`Failure is not an option'

On eve of negotiations, experts view event as the Bush administration's last chance to stabilize the region

Annapolis Mideast Conference

November 25, 2007|By David Wood | David Wood,Sun reporter

WASHINGTON -- A crush of diplomats is converging for Tuesday's Middle East conference in Annapolis, most of them arriving from a region trembling with instability and growing extremism.

From Pakistan's political turbulence to Iran's nuclear weapons ambitions, from beheadings of police in Afghanistan to street assassinations in Gaza to airstrikes in Iraq, the level of confrontation and fear has never seemed higher in a region that has perfected the practice of suicide bombing and has already seen more than its share of conventional war.

Yet the dismaying context for the conference may be what drives it toward success. At the least, it has turned Annapolis into a high-stakes last gamble for the Bush administration.

As Secretary of State Condoleezza Rice has said repeatedly in recent weeks, "Failure is not an option."

Rice and President Bush, who will formally open the proceedings with a dinner in Washington tomorrow night, say they hope that the conference will launch intensive new Israeli-Palestinian negotiations that might, at last, resolve the bloody Arab-Israeli confrontation that has fueled the region's terror and destruction for at least six decades.

Many of the region's key figures, including Osama bin Laden and, privately, many of its diplomats, say the failure of the United States to move decisively on the Israeli-Palestinian issue has meant seven years of stalemate and rising frustration.

"It's been seven lean years, and I don't think the neglect of the peace process has done anything to stabilize the region - quite the reverse," said Daniel Levy, who was an Israeli negotiator during the last substantial negotiations, in 2000.

None of those at the center of the region's violence - Iran, al-Qaida, the Taliban, Hezbollah extremists in Lebanon and Hamas in Gaza - were invited to Annapolis. They will miss the back-corridor discussions that may be the most productive venues of the conference.

At the conference itself, any significant movement toward a comprehensive peace settlement will require painful concessions by Palestinians and Israelis, senior diplomats say, decisions that in the past have simply been politically unacceptable.

The negotiations must center on an agreement over how to share Jerusalem, redraw Israeli-Palestinian borders, handle Palestinian demands for ancestral lands inside Israel, and establish security guarantees for both sides.

No agreement, or even formal negotiation, is expected in Annapolis. But some movement is essential because the alternative, many say, will be to plunge the region deeper into despair and lend credence to those who argue that there is no value in cooperating with the United States.

"If there is a massive failure at Annapolis - if the conference yields absolutely nothing except a few general words, then obviously there will be progressive radicalization in the region," said Zbigniew Brzezinski, who was White House national security adviser under President Jimmy Carter.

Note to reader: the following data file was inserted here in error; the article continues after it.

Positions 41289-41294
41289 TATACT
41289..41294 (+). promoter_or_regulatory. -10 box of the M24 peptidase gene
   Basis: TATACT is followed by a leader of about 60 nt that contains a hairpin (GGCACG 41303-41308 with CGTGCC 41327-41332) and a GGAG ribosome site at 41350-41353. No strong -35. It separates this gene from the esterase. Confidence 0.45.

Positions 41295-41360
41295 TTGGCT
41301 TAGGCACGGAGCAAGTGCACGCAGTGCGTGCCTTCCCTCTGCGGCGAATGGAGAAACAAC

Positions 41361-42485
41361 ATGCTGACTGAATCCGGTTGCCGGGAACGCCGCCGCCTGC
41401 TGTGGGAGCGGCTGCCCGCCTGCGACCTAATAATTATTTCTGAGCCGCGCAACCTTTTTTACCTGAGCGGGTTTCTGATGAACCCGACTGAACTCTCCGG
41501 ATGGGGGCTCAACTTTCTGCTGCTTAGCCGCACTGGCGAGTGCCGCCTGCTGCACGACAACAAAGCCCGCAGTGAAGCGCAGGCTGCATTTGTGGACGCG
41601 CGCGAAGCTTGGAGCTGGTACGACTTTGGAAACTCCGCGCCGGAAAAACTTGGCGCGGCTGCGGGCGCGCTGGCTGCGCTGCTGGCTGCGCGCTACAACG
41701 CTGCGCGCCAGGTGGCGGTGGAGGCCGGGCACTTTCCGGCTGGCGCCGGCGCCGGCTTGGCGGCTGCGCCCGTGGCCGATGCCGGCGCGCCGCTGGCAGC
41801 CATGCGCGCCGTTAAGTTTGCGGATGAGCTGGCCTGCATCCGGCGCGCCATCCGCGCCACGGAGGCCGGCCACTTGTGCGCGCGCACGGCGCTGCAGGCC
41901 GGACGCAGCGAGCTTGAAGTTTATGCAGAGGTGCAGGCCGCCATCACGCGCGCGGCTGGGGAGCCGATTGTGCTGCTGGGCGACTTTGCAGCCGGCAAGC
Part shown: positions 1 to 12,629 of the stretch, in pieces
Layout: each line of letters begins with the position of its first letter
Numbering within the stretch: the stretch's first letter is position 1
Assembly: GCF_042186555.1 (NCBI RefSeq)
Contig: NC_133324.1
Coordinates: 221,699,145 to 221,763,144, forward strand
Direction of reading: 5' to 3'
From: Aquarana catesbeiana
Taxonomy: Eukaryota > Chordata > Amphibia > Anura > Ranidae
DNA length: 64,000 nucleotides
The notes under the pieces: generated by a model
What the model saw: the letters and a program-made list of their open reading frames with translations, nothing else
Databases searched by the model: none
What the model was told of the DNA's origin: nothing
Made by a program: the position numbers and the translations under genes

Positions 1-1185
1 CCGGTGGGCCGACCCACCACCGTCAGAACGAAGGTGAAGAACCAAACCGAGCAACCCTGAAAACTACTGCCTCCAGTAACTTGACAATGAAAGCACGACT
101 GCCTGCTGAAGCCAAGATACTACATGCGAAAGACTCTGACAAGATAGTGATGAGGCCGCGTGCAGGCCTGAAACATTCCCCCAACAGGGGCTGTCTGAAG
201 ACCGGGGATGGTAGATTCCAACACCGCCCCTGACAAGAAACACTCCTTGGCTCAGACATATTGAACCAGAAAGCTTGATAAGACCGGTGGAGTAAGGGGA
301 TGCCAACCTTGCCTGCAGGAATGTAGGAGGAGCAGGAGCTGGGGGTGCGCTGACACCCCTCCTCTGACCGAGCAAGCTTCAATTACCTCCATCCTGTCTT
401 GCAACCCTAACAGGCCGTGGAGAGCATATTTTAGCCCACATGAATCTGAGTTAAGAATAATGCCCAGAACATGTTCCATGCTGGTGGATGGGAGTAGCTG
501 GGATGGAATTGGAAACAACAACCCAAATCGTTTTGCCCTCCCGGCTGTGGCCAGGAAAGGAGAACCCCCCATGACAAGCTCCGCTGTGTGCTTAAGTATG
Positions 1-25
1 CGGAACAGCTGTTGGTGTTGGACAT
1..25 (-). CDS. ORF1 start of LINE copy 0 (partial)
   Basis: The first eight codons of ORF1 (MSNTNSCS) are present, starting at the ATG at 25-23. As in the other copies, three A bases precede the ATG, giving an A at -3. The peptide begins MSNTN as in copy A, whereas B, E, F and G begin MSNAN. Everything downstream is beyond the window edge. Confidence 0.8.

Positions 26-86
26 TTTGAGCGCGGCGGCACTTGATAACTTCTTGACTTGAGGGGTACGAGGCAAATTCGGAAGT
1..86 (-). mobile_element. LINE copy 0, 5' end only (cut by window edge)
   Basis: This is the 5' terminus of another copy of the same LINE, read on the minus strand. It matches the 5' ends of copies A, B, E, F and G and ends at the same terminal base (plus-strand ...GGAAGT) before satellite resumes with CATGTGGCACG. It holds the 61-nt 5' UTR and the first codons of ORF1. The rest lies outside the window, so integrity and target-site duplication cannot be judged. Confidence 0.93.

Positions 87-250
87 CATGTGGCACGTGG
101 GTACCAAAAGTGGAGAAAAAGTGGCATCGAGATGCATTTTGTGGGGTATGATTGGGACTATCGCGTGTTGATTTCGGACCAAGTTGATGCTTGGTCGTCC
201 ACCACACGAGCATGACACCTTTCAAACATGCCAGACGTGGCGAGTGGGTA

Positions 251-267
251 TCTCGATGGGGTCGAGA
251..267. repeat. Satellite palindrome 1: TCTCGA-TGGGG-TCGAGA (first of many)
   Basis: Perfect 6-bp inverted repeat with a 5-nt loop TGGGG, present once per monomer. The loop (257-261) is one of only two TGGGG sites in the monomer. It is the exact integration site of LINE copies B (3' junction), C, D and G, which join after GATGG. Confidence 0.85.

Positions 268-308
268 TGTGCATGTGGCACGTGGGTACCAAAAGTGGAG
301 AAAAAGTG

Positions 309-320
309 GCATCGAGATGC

Rice told reporters last week that she has "certainly given a lot of thought to the consequences of inaction.

"You really only have two choices: You can act or not act," she said. "And I think at this point the dangers of inaction are much greater than the dangers of acting."

Few thoughtful analysts outside the administration have voiced expectations of success at Annapolis.

"There are no optimists in the Middle East," said Lee Hamilton, director of the Woodrow Wilson International Center, who co-chaired the Iraq Study Group last year. He described the situation in the region as "explosive, almost ready to spin out of control."

Hamilton, along with Brzezinski and six other foreign policy heavyweights, wrote to Bush and Rice last month warning that failure at Annapolis "risks devastating consequences" in the Middle East because it would undercut moderates.

At the center of much of the region's trouble is Iran, which Rice termed "the greatest threat to U.S. security interests in the world" because of "Iranian terrorism, Iranian repression at home, and the pursuit of nuclear weapons technology," as she told the House Foreign Affairs Committee last month.

Iran provided much of the weaponry used by Hezbollah in its war with Israel in the summer of 2006. Iran provides weapons and training to extremists in Afghanistan and Iraq, though the U.S. command said last week that Iranian arms shipments into Iraq have slowed. Iran also supports violent extremists in Gaza and elsewhere in the region.

The Bush administration also asserts that Iran is working to build nuclear weapons capability, and the U.S. is leading an international effort to pressure Iran to yield. U.S. officials are pressing to strengthen economic sanctions against Iran.

Yet Iran shows no sign of curtailing its nuclear activities, and other countries in the region, including Morocco, Egypt and most of the Gulf countries, have talked about following suit by starting their own nuclear programs.

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